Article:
Pearson's well being than the learning needs of children.
WORCESTER — Small percentages of students at 31 Worcester public schools will field test a standardized assessment that could someday replace MCAS, but some parents are saying they want their children to opt out, an option the state says does not exist.
Statewide, 81,000 students, about 8 percent of the total student body, are scheduled to participate in field tests between March and June. They will test drive exams developed by the Partnership for Assessment of Readiness for College and Careers and education company Pearson.
As a practical matter, if Worcester students refuse to take the PARCC field test on their scheduled day, they will be sent somewhere else in the building in a non-punitive manner and given something to read or another task, Worcester Superintendent Melinda J. Boone said. "We won't have kids just sitting there idle," she said.
She has yet to hear of any Worcester principal receiving notice from a parent requesting his or her child not take PARCC, she said.
But neither she nor the state believe opting out is an official option. A Feb. 20 memo from Rhoda E. Schneider, general counsel at the state Department of Elementary and Secondary Education, to David A. Perda, chief research and accountability officer for the Worcester public schools, says that students "must participate in the PARCC field test, which is a component of the statewide student assessment program" mandated by state law.
J.C. Considine, a spokesman for the state Department of Elementary and Secondary Education, said Friday, "There's no provision to opt out of PARCC."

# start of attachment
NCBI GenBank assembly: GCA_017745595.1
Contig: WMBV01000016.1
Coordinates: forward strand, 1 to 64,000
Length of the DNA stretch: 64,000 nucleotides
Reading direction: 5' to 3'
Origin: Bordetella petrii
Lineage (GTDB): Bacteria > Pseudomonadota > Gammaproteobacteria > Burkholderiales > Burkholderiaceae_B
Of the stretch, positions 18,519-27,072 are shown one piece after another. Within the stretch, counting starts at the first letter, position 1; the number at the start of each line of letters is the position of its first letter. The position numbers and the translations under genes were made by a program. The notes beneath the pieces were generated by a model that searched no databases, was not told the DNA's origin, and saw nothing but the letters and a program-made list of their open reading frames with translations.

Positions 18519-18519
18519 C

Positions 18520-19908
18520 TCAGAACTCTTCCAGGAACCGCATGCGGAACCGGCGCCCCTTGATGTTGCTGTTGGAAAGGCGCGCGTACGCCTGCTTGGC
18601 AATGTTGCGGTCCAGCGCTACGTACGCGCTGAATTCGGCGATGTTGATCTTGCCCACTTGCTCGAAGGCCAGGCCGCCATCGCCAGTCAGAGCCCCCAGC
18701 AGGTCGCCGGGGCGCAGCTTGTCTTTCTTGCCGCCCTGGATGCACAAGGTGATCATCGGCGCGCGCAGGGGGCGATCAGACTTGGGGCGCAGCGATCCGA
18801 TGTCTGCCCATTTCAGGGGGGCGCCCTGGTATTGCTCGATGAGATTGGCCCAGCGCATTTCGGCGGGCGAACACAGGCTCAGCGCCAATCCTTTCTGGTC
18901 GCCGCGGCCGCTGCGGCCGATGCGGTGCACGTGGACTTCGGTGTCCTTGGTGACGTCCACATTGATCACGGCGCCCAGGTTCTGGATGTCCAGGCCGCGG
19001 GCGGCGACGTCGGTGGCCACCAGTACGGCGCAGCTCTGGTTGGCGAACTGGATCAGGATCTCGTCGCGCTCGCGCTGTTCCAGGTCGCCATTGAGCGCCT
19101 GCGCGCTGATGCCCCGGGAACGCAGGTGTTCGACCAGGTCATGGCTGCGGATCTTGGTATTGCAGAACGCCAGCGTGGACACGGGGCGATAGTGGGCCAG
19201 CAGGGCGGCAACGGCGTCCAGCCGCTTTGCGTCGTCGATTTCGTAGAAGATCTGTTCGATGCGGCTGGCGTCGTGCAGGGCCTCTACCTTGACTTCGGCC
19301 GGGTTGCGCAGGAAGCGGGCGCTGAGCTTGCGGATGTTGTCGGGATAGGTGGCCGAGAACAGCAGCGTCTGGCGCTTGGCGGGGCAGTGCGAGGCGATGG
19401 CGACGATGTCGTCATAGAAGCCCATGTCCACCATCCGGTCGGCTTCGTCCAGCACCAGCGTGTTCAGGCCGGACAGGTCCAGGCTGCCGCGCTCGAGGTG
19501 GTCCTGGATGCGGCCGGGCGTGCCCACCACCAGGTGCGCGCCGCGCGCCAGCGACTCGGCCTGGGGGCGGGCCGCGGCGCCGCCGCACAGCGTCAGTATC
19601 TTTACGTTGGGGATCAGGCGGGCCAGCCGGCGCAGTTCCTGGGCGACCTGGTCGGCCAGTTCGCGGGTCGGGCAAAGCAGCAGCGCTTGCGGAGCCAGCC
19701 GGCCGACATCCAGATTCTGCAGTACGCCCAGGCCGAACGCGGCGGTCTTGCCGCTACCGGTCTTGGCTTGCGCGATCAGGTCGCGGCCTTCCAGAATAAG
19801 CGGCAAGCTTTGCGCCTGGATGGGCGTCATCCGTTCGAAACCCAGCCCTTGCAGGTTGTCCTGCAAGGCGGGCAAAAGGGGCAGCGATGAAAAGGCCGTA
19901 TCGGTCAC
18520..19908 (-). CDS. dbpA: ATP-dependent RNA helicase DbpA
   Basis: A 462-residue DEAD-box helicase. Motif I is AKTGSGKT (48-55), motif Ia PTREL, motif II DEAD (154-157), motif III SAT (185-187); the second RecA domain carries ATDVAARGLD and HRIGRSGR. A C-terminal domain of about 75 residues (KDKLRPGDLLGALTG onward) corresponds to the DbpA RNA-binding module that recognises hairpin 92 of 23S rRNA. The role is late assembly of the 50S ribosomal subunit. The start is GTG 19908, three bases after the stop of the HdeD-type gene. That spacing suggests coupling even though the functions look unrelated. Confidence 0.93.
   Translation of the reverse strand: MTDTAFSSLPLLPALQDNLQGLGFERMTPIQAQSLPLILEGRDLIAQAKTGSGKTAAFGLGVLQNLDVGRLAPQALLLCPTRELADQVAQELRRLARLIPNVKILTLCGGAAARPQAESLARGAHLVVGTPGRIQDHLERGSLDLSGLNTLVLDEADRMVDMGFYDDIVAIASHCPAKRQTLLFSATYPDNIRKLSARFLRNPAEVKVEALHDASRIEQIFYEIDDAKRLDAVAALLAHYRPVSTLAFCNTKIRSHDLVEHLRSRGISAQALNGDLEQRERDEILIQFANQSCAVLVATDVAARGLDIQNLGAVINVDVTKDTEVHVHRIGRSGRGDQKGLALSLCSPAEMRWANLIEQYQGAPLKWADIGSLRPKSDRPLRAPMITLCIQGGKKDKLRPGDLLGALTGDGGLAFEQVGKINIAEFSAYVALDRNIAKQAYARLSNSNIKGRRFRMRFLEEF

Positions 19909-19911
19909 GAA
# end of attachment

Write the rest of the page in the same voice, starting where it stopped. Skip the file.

Ms. Boone, too, said, "This is like any other state assessment program, and there is no opt out" provision, although there may be little the district can do about students who refuse to take the test.
Donna M. Colorio, a parent and former School Committee member, pointed to the Policies Handbook for the Worcester Public Schools for legitimacy. On page 18, it says, "Students whose parents opt them out of state or district standardized assessments will not be academically penalized or face disciplinary action except as prohibited by the Commonwealth of Massachusetts or of the United States." But in an apparent contradiction of this, the book says on the following page, "All students… are required to participate in all MCAS tests scheduled for their grade."
"That handbook is a problem," Ms. Boone said Friday. The policy was written before she arrived in 2009, but she believes it is meant to protect children from repercussions in all but 10th grade if their parent is "a true conscientious objector" to a standardized test. Students still must complete the 10th grade MCAS requirements to get a high school diploma.
Ms. Colorio has been distributing electronic and hard copies of opt-out forms. She believes students are being forced to be research subjects so that Pearson, the corporation that developed the test with a consortium of states, can test its product. Ms. Colorio believes parents can opt out of the field testing if they submit their request in writing to the school.
She is against PARCC itself, against the field testing, and against the fact that field-tested students in Worcester will also have to take MCAS. "I think we're over-testing," Ms. Colorio said.